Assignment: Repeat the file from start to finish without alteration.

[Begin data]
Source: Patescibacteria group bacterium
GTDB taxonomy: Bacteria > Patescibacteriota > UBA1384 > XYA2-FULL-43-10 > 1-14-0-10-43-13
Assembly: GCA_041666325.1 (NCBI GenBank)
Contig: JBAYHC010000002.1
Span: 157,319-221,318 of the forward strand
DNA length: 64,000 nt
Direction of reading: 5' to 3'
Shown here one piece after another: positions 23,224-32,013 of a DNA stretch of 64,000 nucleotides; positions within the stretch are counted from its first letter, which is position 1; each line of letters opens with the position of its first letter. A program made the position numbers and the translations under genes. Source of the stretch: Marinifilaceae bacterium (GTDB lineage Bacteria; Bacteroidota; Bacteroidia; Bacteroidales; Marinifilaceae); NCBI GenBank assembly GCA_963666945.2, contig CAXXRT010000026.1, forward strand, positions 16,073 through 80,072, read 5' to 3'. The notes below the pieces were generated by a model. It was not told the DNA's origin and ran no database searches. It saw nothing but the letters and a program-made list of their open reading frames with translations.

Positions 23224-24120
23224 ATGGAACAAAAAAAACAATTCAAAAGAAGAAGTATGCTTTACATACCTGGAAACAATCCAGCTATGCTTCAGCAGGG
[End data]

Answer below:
Source: Patescibacteria group bacterium
GTDB taxonomy: Bacteria > Patescibacteriota > UBA1384 > XYA2-FULL-43-10 > 1-14-0-10-43-13
Assembly: GCA_041666325.1 (NCBI GenBank)
Contig: JBAYHC010000002.1
Span: 157,319-221,318 of the forward strand
DNA length: 64,000 nt
Direction of reading: 5' to 3'
Shown here one piece after another: positions 23,224-32,013 of a DNA stretch of 64,000 nucleotides; positions within the stretch are counted from its first letter, which is position 1; each line of letters opens with the position of its first letter. A program made the position numbers and the translations under genes. Source of the stretch: Marinifilaceae bacterium (GTDB lineage Bacteria; Bacteroidota; Bacteroidia; Bacteroidales; Marinifilaceae); NCBI GenBank assembly GCA_963666945.2, contig CAXXRT010000026.1, forward strand, positions 16,073 through 80,072, read 5' to 3'. The notes below the pieces were generated by a model. It was not told the DNA's origin and ran no database searches. It saw nothing but the letters and a program-made list of their open reading frames with translations.

Positions 23224-24120
23224 ATGGAACAAAAAAAACAATTCAAAAGAAGAAGTATGCTTTACATACCTGGAAACAATCCAGCTATGCTTCAGCAGGG